Template:EB9 Transclusion/doc

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Usage[edit]

 {{EB9 Transclusion | 1 | 2 | 3 | 4 | 5 }} 

or

{{EB9 Transclusion
| volume        = 
| start page    = <!--in the SCAN-->
| start section = 
| end page      = <!--in the SCAN-->
| end section   = 
}}

This template goes under the {{EB9}} header of the article. It transcludes the text from the scanned pages in a manner similar to the < pages index > command.

The "Volume" and "Start Page" terms must be filled in. If no section is provided, the default is the article's name in all capital letters. The template will not be able to transclude the text until it has had its sections formatted and been saved.

  • | volume =
    • Type in the number of the volume the entry appears in. Use Arabic numerals without leading zeroes: 1, 2, 3, &c.
  • | start page =
    • Type in the number of the page with the beginning of the entry IN THE SCANNED TEXT. This will always be several numbers higher than the page number in the original text. Use Arabic numerals without leading zeroes: 1, 2, 3, &c.
  • | start section =
    • Type in the name of the section where the entry begins in the scanned text. (You can find or change this name by editing the scanned text. It will be the name ## inside hash marks ## at the top of the entry.
      If this term is omitted, the template default is to use the article's name IN ALL CAPS.
  • | end page =
    • Type in the number of the page with the end of the entry IN THE SCANNED TEXT. Use Arabic numerals without leading zeroes: 1, 2, 3, &c.
      If this term is omitted, the template default is to use same value as the start page. (In other words, you don't need to include this for entries which begin and end on the same page.)
  • | end section =
    • Type in the name of the section where the entry ends in the scanned text. (You can find or change this name as above.)
      If this term is omitted, the template default is to use the same value as the start section. (In other words, you don't need to include this for entries which begin and end on the same page or keep the same section names on all of their pages.)

Examples[edit]

Typical[edit]

 {{EB9 Transclusion | 7 | 13 | DEADLY NIGHTSHADE | 13 | DEADLY NIGHTSHADE }} 

DEADLY NIGHTSHADE. See BELLADONNA.


{{EB9 Transclusion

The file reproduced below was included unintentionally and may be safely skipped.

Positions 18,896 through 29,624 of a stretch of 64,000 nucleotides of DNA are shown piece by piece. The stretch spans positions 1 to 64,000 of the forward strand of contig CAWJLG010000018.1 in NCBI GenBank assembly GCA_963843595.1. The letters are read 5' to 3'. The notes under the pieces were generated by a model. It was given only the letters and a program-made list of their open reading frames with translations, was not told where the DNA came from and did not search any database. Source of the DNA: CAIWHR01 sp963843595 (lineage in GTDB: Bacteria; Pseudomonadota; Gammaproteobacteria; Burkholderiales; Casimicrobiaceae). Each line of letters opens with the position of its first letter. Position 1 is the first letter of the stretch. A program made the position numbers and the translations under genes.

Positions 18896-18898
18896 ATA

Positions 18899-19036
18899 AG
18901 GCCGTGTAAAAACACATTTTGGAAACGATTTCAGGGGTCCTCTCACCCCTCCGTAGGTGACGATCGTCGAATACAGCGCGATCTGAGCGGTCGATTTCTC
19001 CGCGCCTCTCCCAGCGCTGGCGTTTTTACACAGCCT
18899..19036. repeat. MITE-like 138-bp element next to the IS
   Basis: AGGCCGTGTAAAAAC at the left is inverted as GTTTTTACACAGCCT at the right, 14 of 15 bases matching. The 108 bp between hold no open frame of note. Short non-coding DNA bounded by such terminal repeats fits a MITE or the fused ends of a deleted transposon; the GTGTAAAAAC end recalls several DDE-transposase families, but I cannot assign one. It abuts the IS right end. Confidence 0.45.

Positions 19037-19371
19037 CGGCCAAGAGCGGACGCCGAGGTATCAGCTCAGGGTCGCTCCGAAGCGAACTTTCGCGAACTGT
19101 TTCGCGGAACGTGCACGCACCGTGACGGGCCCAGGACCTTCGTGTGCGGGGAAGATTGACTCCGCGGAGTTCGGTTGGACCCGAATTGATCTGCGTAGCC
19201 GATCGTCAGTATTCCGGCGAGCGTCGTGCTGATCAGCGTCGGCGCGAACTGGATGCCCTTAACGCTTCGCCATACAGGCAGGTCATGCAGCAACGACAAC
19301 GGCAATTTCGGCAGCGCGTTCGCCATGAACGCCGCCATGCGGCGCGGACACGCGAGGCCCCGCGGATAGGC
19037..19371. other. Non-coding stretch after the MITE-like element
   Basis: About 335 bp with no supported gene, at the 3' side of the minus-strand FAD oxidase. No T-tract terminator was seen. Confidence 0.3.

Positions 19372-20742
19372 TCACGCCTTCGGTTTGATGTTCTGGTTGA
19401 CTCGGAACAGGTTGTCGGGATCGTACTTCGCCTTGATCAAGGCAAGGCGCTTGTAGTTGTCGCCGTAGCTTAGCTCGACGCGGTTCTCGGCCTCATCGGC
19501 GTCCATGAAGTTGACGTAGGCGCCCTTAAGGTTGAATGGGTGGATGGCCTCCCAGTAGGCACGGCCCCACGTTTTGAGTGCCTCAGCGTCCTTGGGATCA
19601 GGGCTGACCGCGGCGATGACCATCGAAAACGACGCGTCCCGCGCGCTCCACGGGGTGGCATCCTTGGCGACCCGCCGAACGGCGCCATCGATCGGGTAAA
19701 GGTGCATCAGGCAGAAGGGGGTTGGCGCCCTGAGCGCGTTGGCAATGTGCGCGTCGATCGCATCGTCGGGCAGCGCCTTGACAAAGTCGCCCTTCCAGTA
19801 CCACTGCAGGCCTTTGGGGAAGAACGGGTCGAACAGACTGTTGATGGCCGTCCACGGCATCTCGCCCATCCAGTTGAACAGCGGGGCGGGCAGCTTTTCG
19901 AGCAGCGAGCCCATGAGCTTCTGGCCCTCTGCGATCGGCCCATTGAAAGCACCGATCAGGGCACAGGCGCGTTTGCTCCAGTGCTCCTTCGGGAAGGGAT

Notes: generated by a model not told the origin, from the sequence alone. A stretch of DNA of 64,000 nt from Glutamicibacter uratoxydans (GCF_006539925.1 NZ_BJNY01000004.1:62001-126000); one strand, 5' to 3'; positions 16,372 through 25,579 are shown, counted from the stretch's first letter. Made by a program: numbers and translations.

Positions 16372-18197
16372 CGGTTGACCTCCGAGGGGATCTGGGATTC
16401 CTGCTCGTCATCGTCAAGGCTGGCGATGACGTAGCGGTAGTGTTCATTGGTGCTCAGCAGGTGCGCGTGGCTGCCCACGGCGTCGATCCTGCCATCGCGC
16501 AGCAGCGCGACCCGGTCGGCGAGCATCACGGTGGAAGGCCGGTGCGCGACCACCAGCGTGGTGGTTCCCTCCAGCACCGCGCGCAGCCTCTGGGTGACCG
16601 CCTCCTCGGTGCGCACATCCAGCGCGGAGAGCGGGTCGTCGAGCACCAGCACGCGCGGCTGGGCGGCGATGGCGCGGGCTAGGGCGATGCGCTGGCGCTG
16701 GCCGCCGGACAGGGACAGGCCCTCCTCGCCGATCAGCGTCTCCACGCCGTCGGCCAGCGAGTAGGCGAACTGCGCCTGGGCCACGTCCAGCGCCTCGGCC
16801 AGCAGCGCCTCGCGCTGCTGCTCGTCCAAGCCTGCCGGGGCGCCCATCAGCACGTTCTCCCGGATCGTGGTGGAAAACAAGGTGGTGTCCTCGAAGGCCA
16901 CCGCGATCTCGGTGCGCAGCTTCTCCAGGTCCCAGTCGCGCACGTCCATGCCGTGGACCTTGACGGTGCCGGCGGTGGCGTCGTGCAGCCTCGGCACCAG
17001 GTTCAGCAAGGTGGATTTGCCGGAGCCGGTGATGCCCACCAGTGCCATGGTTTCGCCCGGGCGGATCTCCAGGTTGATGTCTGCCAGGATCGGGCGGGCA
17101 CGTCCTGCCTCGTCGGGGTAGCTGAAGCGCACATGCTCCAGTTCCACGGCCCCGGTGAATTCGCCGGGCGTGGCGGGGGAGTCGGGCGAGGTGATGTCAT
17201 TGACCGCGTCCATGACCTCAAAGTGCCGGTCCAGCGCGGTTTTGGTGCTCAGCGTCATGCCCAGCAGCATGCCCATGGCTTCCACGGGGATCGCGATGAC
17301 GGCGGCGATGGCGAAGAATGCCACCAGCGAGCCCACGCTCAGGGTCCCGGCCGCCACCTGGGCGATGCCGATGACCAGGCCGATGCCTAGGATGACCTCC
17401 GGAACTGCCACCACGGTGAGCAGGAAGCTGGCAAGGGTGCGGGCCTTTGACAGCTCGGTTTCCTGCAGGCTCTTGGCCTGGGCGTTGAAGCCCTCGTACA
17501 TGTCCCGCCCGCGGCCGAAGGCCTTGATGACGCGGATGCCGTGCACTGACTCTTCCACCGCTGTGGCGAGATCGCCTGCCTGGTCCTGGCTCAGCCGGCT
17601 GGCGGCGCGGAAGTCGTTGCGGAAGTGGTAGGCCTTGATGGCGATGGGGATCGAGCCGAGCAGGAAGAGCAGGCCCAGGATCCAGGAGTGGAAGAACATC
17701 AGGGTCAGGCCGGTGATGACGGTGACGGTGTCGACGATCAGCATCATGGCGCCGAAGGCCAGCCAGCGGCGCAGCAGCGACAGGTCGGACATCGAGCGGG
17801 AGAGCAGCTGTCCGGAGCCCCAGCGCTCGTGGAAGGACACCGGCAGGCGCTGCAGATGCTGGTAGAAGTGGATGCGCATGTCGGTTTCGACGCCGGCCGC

| volume                = 3
| start page    = 157
| start section = AUTOGRAPH
| end page      = 158
| end section   = AUTOGRAPH
}}

AUTOGRAPH (duro s and ypct^eiv), that which is written with a person s own hand, an original manuscript as opposed to an apograph or copy, is used to designate either a whole document (e.g., a letter) or a signature only. The latter is perhaps the more common use of the term. The interest attaching to the possession of autographs of distinguished men, which has created a new branch of industry, is partly historical, partly psychological The signatures or original manuscripts are interesting and valuable elements in the representation of the life of any individual ; and it has been thought that from the

autograph some conclusions might be drawn as to the mental characteristics of the writer. It is doubtless true that temperament will in some degree affect handwriting, but the conditions to be taken into account are so numerous and variable that the attempt to infer the one from the other seems practically hopeless. Poe, in his ingenious "Chapter on Autography" (Works, Ed. Ingram, vol. iv.), speaks very strongly on this subject. He thinks that none but the unreflecting can deny " that a strong analogy does generally and naturally exist between every man's chirography and character," and to support his statement compares the signatures and mental characteristics of a large number of contemporary American writers. In many cases, however, he is obliged to confess that no inference whatever can be drawn, in some others the analogy is extremely forced, and in others, again, the knowledge of the writer's character has evidently furnished the key for the interpretation of the handwriting. The value placed by an amateur on any autograph will, of course, vary with the celebrity of its author and the scarcity of genuine specimens. The taste for collecting autographs is not confined to modern times ; many large collections, e.g., those of Loménie de Brienne, of Lacroix du Maine, and others, were formed in the 16th century, and during the same period we know that albums used to be carried about for the purpose of obtaining the signatures of famous personages. One of these albums preserved in the British Museum is of date 1578. There are at present many valuable public and private collections, while state papers and archives, of course, contain a rich harvest of royal and noble signatures. Fac-similes of original manuscripts appear first to have been printed in Forbes's Full View of the Public Transactions in the Reign of Queen Elizabeth, 1740-41 ; and soon after, several were given in Fenn's Original Letters from the Archives of the Paston Family, 1787. The following are, perhaps, the most useful works on the sub- ject : J. G. Nichol's Autographs of Royal, Noble, Learned, and Remarkable Personages conspicuous in English History, from the Reign of Richard II. to tluit of Charles II., Lond. 1829 ; Autographic Mirror, 1864, sqq. ; Netherclift, Handbook of Autographs ; Phillips and Netherclift, Autographic Album ; Simms, Autographic Souvenir; Netherclift and Simms, Autographic Miscellany; Isographie des Hommes Célebrès, 4 vols. 1829-43; Iconographie des Contemporains, 2 vols. 1823-32 ; Feuillet de Conches, Causcrics d un Curieux, 3 vols. 1862-64; Lescure, Les Autographes, 1865; Günther und Schulz, Handbuch für Autographensammler, 1856; Sammlumg his- torisch berühmter Autographen, 1846; Autographen Album zur 200 jähr. Gedächtnissfeier des Westphälischen Friedens-schlusses, 1848.


Abbreviations[edit]

See also[edit]